Plan more than you can do, then do it.

Bite off more than you can chew, then chew it.

Hitch your wagon to a star, keep your seat, and there you are.


                                                                                                                                                                       I first heard the term “blog-versary” when a writing pal, Mary, celebrated the five year mark of her blog, Random Thoughts. Five years. I can’t even fathom.

I started this blog roughly one year ago, against all wise advice to the contrary. I had, still have, a book to finish. I’m sure I’d have been finished by now if I wasn’t spending half my writing time here. More really, if you count thinking time (and I do.) My biggest struggle has always been the thinking, dreaming up ideas. One year. That’s 52 blog topics to come up with.

Luckily, I never looked at it that way. I just jumped in. I think that’s what you have to do. Don’t dip your toe in to find out the water is freezing or you’ll stand there shivering in dreaded anticipation. Just jump. Don’t think about it too much. Or fear may stop your forward progress. Have a little faith.

You’ve heard it before. Leap and the net will appear. I love that.

I also love this quote about writing by E.L. Doctorow that can be applied to any risk-taking in life. “Writing a novel is like driving a car at night. You can see only as far as your headlights, but you can make the whole trip that way.” Writing a blog is like driving a car at night, too. When things are flowing smoothly, I have topics planned two or three weeks ahead. It gets more nerve wracking during the week before a Sunday when I haven’t a clue.  For example, when I wrote the post “Material,” I had no idea what to write about until my wheelchair fell off the back of Mom’s jeep a few days prior. See? No use worrying. I should’ve had faith that this little disaster would occur.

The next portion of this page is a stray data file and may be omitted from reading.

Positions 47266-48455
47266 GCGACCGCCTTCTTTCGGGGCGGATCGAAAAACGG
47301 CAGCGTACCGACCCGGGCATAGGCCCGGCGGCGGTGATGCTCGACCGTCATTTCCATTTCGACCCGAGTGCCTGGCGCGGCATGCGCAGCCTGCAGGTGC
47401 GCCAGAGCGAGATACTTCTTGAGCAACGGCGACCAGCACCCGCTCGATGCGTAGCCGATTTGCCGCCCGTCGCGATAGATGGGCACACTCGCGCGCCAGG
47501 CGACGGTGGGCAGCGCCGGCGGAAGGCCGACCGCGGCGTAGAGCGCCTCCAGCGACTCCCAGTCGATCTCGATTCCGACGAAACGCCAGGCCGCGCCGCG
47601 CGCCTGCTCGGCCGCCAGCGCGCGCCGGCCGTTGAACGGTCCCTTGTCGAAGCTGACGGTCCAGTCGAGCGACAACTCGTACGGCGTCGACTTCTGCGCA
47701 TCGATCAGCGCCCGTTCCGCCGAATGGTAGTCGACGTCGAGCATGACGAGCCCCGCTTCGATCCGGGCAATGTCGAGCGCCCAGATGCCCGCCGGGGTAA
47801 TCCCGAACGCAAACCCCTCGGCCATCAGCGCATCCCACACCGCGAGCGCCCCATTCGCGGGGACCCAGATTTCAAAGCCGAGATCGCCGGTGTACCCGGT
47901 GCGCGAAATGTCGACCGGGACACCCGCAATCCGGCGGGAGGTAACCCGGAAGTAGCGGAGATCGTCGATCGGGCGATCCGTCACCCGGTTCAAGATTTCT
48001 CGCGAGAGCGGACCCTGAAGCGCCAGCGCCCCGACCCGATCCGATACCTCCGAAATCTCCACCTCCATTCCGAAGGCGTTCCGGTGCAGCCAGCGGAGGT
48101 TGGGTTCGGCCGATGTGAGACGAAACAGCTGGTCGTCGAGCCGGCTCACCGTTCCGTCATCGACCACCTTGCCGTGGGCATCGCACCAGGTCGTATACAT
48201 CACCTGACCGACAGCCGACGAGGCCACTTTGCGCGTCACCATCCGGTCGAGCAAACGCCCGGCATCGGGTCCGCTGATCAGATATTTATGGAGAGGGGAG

The commitment of a weekly deadline has got me thinking like a writer. I go through life always on the lookout, always observing, trying to see the humor in any situation. That’s not a bad way to go through life. I’m also more likely to accept an invitation or take a risk because at the very least, I may get a blog post out of it.

There are other benefits, too. (Writers, listen up.) It’s great practice. You can fine-tune technique, work on style, or find your voice. And no one can deny there’s great satisfaction to be had in building an audience. Last week, I had someone subscribe to my blog in Thailand. Thailand. How cool is that? It feels a bit too presumptuous and egotistical calling you all fans, so I’ll call you my loyal readers. And your number is growing.

So, don’t worry about where the money is coming from, just plan the vacation. It doesn’t make sense to stop painting the picture because you don’t know where you’ll hang it. And don’t stay at that dead-end job just because you don’t have another one. Oh wait — that one’s sound. But you get the idea. Just leap.